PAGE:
We launched as a three-raft flotilla, Yuyie and Martin with a guide named Emiliano, Nicolas and Emiliano’s mom with Gustavo, and Rich and I with Alex. The drill is simple, hold the boat about 30- to 40-feet off the shore and drift down the river casting at every little indentation in the bank, or rock, fallen log, or submerged vegetation. Any structure that creates holding water could provide hiding for one of the most voracious freshwater predators that swims. It’s a high-percentage game when it comes to getting snagged and losing flies, particularly in this higher water and faster current. But the more accurately you can place a fly in these zones the better chance you have of being rewarded with a strike.
We floated less than a mile, warming up our arms and getting our casting routines in order, when suddenly a trash can lid-size patch of soft water I just branded with my fly implodes like a toilet flush. The strike is vicious and immediate – almost as if the fish could see the fly in the air – and I’m hooked up to a (small?) dorado of around ten pounds attempting to take flight. The fish leaps a dozen times as Alex rows us to a large gravel bar where I get out of the raft to do proper battle. These dramatic aerial displays are a dorado trademark and what we’ve come to the Salta Province in Northern Argentina to experience. The excitement generated by this first fish has our group in a lather and once the pictures are taken we’re all back in the rafts banging the banks with renewed fervor.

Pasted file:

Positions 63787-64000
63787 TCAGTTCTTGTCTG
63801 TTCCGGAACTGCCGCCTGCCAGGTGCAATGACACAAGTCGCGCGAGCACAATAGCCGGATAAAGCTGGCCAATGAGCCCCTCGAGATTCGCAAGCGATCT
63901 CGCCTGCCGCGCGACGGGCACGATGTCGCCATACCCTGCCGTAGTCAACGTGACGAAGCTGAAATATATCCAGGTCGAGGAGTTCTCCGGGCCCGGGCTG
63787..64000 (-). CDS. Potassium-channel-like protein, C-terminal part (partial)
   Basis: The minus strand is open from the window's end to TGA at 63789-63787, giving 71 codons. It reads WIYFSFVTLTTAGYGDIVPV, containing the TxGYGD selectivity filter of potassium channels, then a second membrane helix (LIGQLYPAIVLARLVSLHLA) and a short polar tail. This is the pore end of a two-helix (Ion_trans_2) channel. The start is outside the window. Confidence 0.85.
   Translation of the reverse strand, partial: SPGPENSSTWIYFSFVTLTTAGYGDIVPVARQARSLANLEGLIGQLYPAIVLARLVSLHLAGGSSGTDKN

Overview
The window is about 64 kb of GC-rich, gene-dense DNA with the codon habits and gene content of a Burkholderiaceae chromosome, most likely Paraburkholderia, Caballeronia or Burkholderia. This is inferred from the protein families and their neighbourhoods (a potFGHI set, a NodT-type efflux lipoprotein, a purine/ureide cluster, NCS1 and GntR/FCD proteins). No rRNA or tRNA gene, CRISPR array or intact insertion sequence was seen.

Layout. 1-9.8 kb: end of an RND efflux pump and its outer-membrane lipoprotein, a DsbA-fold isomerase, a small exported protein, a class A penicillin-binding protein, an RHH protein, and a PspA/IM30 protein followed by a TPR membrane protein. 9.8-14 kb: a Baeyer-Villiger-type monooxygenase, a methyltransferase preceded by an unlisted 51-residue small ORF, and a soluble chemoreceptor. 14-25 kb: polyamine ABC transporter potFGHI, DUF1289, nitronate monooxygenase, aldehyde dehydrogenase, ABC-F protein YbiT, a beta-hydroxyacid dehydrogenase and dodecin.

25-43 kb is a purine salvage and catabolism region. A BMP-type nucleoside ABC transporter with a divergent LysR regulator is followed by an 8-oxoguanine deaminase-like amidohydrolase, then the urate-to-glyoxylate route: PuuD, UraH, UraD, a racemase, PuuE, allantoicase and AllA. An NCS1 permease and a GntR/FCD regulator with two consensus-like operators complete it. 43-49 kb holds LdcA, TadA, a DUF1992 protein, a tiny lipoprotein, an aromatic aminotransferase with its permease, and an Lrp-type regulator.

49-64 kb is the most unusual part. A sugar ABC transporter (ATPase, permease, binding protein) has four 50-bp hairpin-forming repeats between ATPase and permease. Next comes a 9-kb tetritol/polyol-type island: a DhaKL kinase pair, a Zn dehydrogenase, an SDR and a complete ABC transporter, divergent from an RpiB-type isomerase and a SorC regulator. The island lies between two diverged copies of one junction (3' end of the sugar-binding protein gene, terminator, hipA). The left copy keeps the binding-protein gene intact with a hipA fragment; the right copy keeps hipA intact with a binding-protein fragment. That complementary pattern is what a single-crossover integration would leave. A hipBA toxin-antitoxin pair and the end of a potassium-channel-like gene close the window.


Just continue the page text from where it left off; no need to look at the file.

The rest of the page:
But that one dorado would prove to be it for the rest of the day. I get one other ferocious strike, as does someone else in our group, but nobody else hooks up. What is more disconcerting is that the water level actually seems to be rising. I can’t prove it, but we are definitely traveling downstream at a pretty good clip and the vegetation along the bank seems to be disappearing.